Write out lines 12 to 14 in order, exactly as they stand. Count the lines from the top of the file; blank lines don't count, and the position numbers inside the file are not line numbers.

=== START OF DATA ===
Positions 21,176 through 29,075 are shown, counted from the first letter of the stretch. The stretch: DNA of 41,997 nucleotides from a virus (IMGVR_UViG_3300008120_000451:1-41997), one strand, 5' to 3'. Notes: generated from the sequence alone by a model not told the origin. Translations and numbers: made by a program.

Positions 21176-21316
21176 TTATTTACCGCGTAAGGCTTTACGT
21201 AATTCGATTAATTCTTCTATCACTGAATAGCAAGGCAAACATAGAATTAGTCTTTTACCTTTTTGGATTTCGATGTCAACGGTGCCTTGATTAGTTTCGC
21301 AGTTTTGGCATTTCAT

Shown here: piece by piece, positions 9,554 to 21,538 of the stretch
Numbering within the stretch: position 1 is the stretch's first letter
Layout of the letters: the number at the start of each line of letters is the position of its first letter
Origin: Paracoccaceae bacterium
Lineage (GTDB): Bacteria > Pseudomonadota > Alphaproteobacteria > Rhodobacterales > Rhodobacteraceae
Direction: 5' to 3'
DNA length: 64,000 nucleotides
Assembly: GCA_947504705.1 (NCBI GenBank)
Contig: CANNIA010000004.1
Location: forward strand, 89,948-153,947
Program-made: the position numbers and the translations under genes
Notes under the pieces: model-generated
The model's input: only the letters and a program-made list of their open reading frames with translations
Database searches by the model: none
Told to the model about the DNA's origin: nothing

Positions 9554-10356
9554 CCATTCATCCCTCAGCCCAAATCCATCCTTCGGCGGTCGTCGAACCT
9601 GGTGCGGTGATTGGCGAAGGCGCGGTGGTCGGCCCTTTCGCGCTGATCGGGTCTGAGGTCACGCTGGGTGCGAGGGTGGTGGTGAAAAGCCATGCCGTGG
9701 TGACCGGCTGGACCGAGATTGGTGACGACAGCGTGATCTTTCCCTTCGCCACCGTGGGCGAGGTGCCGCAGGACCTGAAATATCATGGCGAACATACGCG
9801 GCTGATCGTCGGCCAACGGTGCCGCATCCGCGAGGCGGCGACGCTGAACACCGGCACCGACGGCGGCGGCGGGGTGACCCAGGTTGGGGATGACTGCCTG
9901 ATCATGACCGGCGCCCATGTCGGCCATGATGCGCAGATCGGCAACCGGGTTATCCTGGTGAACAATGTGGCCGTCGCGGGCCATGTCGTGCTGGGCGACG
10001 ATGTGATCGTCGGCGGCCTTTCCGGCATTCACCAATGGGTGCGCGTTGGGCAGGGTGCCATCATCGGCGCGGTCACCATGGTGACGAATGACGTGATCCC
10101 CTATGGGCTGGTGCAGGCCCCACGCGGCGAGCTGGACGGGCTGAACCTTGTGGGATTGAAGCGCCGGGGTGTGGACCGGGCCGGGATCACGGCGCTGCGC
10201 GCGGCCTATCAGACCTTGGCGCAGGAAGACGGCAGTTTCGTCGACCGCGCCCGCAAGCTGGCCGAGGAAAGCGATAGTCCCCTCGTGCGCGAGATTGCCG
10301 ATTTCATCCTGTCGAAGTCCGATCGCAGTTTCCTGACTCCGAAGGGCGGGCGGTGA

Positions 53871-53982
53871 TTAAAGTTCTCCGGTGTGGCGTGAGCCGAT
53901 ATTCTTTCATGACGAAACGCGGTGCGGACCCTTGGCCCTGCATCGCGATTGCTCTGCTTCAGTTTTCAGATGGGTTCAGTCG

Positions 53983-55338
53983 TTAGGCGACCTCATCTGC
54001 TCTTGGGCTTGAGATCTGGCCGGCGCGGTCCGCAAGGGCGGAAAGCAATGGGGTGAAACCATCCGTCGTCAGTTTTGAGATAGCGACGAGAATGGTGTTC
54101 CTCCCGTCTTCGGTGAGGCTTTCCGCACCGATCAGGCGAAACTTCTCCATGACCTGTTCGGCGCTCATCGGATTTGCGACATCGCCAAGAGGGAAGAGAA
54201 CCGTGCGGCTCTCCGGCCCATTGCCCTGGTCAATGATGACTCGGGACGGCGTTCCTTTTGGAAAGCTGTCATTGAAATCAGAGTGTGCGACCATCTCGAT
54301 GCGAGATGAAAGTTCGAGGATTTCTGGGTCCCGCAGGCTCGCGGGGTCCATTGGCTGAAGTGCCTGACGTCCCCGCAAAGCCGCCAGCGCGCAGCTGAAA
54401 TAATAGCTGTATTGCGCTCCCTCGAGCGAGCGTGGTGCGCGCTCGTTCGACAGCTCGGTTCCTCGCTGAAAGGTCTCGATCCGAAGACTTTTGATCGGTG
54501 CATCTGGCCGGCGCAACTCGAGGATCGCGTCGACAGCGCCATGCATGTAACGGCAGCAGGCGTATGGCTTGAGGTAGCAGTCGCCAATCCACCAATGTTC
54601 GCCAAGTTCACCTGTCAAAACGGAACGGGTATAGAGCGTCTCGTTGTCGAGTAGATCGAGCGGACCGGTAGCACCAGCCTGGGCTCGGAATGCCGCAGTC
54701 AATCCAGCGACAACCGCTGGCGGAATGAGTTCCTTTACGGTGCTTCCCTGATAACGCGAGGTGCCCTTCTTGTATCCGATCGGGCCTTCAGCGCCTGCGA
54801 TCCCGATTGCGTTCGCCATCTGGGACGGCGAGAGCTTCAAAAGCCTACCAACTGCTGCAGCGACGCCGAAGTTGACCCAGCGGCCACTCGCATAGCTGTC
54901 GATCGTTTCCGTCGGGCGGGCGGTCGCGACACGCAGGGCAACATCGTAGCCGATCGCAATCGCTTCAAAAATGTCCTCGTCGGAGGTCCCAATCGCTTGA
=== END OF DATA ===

DNA length: 64,000 nucleotides
Assembly: GCA_947504705.1 (NCBI GenBank)
Contig: CANNIA010000004.1